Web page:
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View Diary: Georgia state commissioner compares having pre-existing conditions to cheating insurance companies (144 comments)

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  •  This Is What the Guy Is Trying to Say, I Think (1+ / 0-)
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    I think the guy is trying to make this point:
    Consider a person, young or old, with very little, if any net worth, and with low income.  Why wouldn't that person wait until he has an actual medical condition; i.e., an accident or illness requiring medical attention before signing up for ACA?  If an emergency happens, he would go to the emergency room and get treated.  Shortly thereafter he could apply for insurance under ACA and not be penalized by his now preexisting condition.  The same holds true if a sudden illness could wait for treatment until after he applied for ACA insurance.

    He has few assets that could be lost in a bankruptcy.  And, he now has ACA insurance that will cover future care.

    In other words, why not save the health insurance premiums and wait until medical care is actually needed?  Note that this is especially relevant for young, healthy people who have few assets that could be seized in a bankruptcy.


    ITLDUSO Honk "Hello" when I drive by!

    by caroman on Sat Dec 07, 2013 at 03:31:53 PM PST

    •  That's the reason for the mandate (1+ / 0-)
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        Yes, people could do this, just like people could refuse to buy car insurance on the assumption that they won't have an accident, and even if they do, nobody can force you to pay for the other guy's car repairs or medical bills if you have no money.  So every state mandates drivers to buy insurance and imposes financial penalties for noncompliance as a disincentive from doing this.  The mandate in the ACA serves the same purpose.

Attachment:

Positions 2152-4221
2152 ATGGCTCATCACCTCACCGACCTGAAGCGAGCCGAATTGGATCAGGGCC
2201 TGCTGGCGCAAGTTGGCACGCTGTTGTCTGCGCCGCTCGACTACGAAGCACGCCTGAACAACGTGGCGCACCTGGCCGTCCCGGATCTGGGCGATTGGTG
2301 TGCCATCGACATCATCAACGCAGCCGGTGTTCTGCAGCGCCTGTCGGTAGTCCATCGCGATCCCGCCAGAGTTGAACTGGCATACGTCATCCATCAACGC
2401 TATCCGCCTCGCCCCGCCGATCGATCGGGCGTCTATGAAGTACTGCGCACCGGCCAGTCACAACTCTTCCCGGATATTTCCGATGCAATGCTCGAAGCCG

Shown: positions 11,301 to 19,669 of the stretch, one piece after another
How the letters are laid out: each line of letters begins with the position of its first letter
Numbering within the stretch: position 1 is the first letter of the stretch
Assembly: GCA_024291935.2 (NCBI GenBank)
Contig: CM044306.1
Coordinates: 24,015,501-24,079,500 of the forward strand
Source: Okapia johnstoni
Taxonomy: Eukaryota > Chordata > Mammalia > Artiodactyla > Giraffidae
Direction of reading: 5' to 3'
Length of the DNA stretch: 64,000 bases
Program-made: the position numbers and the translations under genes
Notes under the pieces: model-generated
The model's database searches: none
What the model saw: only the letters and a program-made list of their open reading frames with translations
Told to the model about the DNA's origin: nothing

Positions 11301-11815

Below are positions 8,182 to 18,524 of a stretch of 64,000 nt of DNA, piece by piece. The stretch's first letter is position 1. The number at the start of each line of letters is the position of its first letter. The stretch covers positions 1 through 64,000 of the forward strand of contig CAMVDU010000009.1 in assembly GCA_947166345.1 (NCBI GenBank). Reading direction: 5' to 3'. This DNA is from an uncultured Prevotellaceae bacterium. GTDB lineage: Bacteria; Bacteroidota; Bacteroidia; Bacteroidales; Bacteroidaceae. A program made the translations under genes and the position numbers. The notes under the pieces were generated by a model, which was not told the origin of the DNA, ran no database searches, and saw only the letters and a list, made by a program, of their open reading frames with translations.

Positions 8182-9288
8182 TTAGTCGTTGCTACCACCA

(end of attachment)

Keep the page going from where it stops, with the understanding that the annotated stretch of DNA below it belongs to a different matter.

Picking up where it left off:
Ironically, it's the opponents of the ACA who want to sabotage it who actually are advising young people NOT to buy insurance, and pay the penalties instead.  It's bad advice, because the ACA has a limited enrollment period at the beginning of each year, and if you don't sign up then, you can't sign up for another year.  So if you get sick or have an accident between March and December, you're pretty much stuck for paying your own medical bills out of pocket until next year.

           So if you choose to buy insurance, you're paying into a pool that provides for everyone's healthcare, and if you're young, healthy, and lucky, you won't actually need to use that insurance yourself, but you don't have to worry if you're unlucky and face an unexpected accident or illness.  On the other hand, if you choose NOT to buy insurance, you're still paying into the pool by paying the mandated penalty, and getting NOTHING in return, even if you DO get sick.  Yes, there are people who simply can't afford either to buy insurance or pay the penalty, and that's what the Medicaid expansion is for.  The people who can't afford it are offered and alternative, and are not required to pay the mandate penalty.  

           There will still be people who choose not to buy insurance for the very reasons you suggest.  They're willing to gamble that they won't get sick and would rather pay a penalty that gives them NOTHING than pay a bit more to have insurance that has a tangible benefit for them.  Likewise, there are people who choose to drive without insurance, gambling that they won't get into an accident and won't get pulled over.  But despite the fact that SOME people make this choice, enough people choose to buy insurance to make the auto insurance system work, and the auto insurance industry makes PLENTY of profit.  The Massachusetts mandated health insurance system also has "freeloaders" who choose to pay the penalty rather than buy insurance, yet that system works overall, and also generates plenty of profit for insurance companies.  

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